As the trail nears the 3.5 mile mark you’ll be rewarded with two things – first, the merciful start of your long descent and second, a view of Throop Peak to the east.

Continue east on the PCT as it makes its way through some gorgeous old conifers until you reach the 3.8 mile mark. Here, turn right to head south on the unmarked Hawkins Ridge Trail – unless you want to make another quick side trip to nearby Mount Hawkins.


Despite needing some TLC in a few sections, the trail along the Hawkins Ridge is supremely peaceful and pleasant. There are some amazing views of the Sheep Mountain Wilderness to the east and the trail itself makes a gentle, winding descent along the ridge with some beautifully-designed twists and turns.

If you’re summit-seeking, there is an unofficial use-trail that runs along some bumps on the ridge. Between Mount Hawkins to the north and your destination of South Mount Hawkins are two named bumps known as Middle Hawkins and Sadie Hawkins – all named for Nellie Hawkins, a popular waitress at the now long-gone Squirrel Inn on the San Gabriel River.

She must have been quite a gal.



As you’re soaking in the jaw-dropping views, be sure to keep an eye out toward the south. The prominent bump on the ridge is South Mount Hawkins, and you’ll be up there shortly. As I was making my approach, the sun began to set, lighting up the surrounding sky and mountains in shades of pinks and purples that seemed very reminiscent of the Smokeys … or at least, of pictures that I’ve seen of the Smokeys.


At around the 5.1 mile mark, the trail makes its way through a small meadow and begins its descent to the old fire lookout service road. The rounded bump of South Mount Hawkins is now directly in view – but you’ll still have some beautiful and epic vistas distracting you to the east, too.


At 6.1 miles, take a left onto the old service road and begin your final, half-mile ascent to the summit of South Mount Hawkins. Be sure to give yourself enough time to really soak in the views when you reach the top – you can get a nearly 360 degree panorama while walking in the ruins of the old fire tower and I can guarantee you’re going to want to linger here for a while.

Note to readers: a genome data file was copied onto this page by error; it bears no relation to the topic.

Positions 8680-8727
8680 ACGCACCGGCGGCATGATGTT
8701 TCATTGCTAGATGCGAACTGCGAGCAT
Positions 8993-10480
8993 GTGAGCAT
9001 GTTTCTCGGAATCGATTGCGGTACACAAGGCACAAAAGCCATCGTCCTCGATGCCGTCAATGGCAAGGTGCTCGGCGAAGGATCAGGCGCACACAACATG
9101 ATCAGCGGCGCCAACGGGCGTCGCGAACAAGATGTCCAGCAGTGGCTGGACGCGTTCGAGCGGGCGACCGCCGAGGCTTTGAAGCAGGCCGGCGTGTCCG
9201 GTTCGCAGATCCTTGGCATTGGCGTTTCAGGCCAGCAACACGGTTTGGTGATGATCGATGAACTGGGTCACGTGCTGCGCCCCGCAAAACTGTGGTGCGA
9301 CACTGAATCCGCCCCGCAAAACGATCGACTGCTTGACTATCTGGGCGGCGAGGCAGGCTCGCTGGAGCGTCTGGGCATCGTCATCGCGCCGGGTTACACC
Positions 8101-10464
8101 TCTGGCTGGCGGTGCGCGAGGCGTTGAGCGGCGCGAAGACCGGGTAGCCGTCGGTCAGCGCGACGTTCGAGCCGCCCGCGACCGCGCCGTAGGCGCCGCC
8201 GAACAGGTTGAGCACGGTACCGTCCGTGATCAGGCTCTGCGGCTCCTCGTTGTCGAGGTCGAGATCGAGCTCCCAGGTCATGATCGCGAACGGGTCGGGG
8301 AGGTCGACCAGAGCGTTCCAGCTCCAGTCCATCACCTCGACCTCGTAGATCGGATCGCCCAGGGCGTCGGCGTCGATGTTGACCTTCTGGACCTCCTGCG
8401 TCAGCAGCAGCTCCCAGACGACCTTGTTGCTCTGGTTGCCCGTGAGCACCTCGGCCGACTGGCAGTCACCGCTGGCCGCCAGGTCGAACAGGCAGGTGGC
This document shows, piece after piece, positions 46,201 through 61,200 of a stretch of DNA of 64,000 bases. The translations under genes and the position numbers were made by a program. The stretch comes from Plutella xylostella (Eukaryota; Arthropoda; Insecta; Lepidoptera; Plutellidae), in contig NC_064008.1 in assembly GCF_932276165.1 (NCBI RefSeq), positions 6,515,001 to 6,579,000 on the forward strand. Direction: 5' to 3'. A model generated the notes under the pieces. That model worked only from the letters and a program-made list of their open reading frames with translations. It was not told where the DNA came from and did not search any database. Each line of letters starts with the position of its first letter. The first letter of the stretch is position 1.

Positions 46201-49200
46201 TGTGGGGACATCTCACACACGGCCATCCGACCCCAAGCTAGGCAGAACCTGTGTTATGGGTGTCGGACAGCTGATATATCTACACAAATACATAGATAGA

It’s five miles of old service road back down to the trailhead. You’ll have some decent views as you descend but it’s not nearly as interesting as the rest of the hiking you’ve done today. If you get down early enough, be sure to stop at Crystal Lake Cafe for some refueling before you head home after a day well-spent.


Rains in early 2014 have severely damaged the fire road descending from the South Mount Hawkins lookout ruins. Reader Alex Gurrola sent in this view of one of the washed-out sections:


As far as I know, the Forest Service is considering this road abandoned for now – so be prepared to give yourself some extra time as you’re making your way back down to the trailhead.

Founder and Editor-in-Chief of Modern Hiker, Author of "Day Hiking Los Angeles" and "Discovering Griffith Park." Walking Meditator, Native Plant Enthusiast.



Historical Interest

Multi-Use Trail



Views / Vista

Trail Map


LG Jul 1, 2020 01:07In reply to: Casey Schreiner

Hi Casey,
Good tips, thank you for the link with the numbers! No worries at all. It was a nice drive up through the marine layer.

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Casey Schreiner Jun 30, 2020 15:06In reply to: LG

Hey LG,

Sorry about that. In COVID times, everything seems to be up in the air always. Trails can be closed at a moment's notice and -- as you've found -- not every agency is exactly the best at clearly communicating that information. These days, I'm calling the day before I hike AND heading out with some backups in mind nearby just in case.

This page will give you a bunch of numbers for that region. I would call the San Gabriel Mountains National Monument or Angeles National Forest HQs first.

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LG Jun 30, 2020 14:06